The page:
Review: A Little Life, by Hanya Yanagihara

Synopsis:  When four classmates from a small Massachusetts college move to New York to make their way, they’re broke, adrift, and buoyed only by their friendship and ambition. There is kind, handsome Willem, an aspiring actor; JB, a quick-witted, sometimes cruel Brooklyn-born painter seeking entry to the art world; Malcolm, a frustrated architect at a prominent firm; and withdrawn, brilliant, enigmatic Jude, who serves as their centre of gravity.

Over the decades, their relationships deepen and darken, tinged by addiction, success, and pride. Yet their greatest challenge, each comes to realize, is Jude himself, by midlife a terrifyingly talented litigator yet an increasingly broken man, his mind and body scarred by an unspeakable childhood, and haunted by what he fears is a degree of trauma that he’ll not only be unable to overcome—but that will define his life forever.

Title: A Little Life
Author: Hanya Yanagihara
Publisher: Picador
Pub Date: 13th August 2015
Pages: 720
ISBN: 9781447294825

Rating: 5stars

“All the most terrifying ifs involve people. All the good ones do as well.” 

I am heartbroken.

This book has broken my heart. I do not have book hangover, or even book depression – my heart physically hurts from what this story has done to me.

A Little Life is not a book to be embarked upon lightly. This read will change you irrevocably, for better or for worse. This isn’t a quick, easy read. It is a marathon – emotions and feelings being ripped from you as you work your way through a person’s struggle for life.

This book is a sharp reminder of the realities of life. I have rallied. I have raged. I have despaired. I have been brought kicking and screaming to the end and, for all my troubles, I have been unable to affect any change. Hiding the book away or praying has not been able to change the ending.

“…things get broken, and sometimes they get repaired, and in most cases, you realize that no matter what gets damaged, life rearranges itself to compensate for your loss, sometimes wonderfully.”

Yes, this book is uncomfortable and, at times, physically painful to read, but it is worthwhile. There are numerous themes that have stuck and, I think, will remain with me for years to come.

Firstly, A Little Life, for me, brings to light the loneliness of mental illness. It is something that must ultimately be fought alone. No matter how many people you have surrounding and supporting you, our internal battles are our own. Each little step forwards (or backwards) has to be started by you.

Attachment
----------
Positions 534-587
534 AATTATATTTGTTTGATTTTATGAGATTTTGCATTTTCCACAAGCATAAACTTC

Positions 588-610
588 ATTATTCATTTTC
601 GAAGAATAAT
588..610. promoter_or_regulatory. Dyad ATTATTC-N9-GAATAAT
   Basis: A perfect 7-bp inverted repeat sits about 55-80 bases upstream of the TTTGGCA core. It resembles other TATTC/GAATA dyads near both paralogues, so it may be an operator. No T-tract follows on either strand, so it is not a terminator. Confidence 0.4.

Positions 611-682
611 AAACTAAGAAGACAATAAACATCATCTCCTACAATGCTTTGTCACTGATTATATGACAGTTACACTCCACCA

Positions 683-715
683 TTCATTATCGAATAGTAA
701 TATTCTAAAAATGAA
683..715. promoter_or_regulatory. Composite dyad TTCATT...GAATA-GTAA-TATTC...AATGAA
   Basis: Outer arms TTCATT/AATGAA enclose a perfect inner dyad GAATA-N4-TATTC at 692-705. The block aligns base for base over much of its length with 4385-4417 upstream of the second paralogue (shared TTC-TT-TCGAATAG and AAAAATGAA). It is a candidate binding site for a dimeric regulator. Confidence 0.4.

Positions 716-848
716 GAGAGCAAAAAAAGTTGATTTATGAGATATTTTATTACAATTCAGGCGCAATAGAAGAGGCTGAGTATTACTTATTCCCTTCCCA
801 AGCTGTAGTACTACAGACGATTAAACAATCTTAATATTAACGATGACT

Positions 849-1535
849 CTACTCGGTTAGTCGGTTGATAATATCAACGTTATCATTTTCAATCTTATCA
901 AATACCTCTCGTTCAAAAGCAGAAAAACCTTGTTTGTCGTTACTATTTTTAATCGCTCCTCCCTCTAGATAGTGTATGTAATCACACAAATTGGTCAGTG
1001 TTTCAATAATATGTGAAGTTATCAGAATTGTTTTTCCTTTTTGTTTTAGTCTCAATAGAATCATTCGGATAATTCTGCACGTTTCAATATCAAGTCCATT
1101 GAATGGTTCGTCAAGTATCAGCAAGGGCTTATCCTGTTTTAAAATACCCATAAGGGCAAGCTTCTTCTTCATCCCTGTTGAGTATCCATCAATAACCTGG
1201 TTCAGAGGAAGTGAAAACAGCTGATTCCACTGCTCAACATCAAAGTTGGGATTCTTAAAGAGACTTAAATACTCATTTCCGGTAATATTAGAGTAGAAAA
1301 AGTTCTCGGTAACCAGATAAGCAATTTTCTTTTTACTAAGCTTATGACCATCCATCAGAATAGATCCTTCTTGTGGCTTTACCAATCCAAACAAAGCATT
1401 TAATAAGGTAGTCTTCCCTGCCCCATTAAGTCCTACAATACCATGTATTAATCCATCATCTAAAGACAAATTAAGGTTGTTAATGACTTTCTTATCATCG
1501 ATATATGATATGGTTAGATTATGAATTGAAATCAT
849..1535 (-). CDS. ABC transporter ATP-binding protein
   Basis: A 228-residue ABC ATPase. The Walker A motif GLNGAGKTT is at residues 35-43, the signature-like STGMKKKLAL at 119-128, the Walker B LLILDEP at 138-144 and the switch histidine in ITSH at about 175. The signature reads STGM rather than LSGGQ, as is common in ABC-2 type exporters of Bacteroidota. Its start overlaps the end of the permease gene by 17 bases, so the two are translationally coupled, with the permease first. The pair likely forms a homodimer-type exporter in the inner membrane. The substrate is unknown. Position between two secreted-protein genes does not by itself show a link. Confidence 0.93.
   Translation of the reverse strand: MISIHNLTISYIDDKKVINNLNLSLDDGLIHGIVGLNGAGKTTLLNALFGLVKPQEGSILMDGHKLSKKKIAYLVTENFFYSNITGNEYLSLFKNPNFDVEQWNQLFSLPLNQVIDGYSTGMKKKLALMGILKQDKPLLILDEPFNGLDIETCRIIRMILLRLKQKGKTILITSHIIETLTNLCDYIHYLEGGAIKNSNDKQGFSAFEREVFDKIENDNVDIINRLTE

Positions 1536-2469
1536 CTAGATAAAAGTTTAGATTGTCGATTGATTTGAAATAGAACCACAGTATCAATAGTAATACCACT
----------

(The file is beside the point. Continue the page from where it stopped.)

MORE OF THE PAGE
I realise that, for some, it can seem depressing but, for me, it’s empowering. As a friend, it helps me accept that there’s only so much I can do. That, ultimately, I must give my friend the space and respect to fight their own battles. And as someone who has faced, and will likely face struggles in the future, I know that the power to pick myself back up lies within me.

“Wasn’t friendship its own miracle, the finding of another person who made the entire lonely world seem somehow less lonely?”

Secondly, it is the strength and hope of friendship that I find utterly compelling in this book. That anyone, no matter what they’ve experienced can, just by being themselves, find another person in the world to bear witness to their lives.

The kindness and friendship Jude receives, not only from his closest friends, but from all those around him is astounding. You can’t help but spend most of the book praying that, just for once, our protagonist could see himself from his friend’s eyes. Though ultimately, the fight is his, to see Jude’s friends fight just as hard alongside him, not matter how long it takes is equal parts hopeful and heart-breaking.

“Friendship, companionship: it so often defied logic, so often eluded the deserving, so often settled itself on the odd, the bad, the peculiar, the damaged.” 

The strength in this book is Yanagihara’s incredible ability to build realistic characters. It is as if you’re reading about a group of friends you knew at university, rather than made up people in a book. And, because of that, each person’s struggle becomes all the more painful to read.

A Little Life is a book I will likely not read again, simply because I think it is not one I am ever likely to forget. Five stars seems too low a rating for this book, but it is all I can give.

Highly recommended, but with the warning that it will be difficult to read and will probably traumatise you for a while afterwards.

Alternatively, you can find a friend who’s already read the book and is willing to put up with your messages at any time of night. Thank you, friend, for keeping me (relatively) sane during this traumatic experience! x

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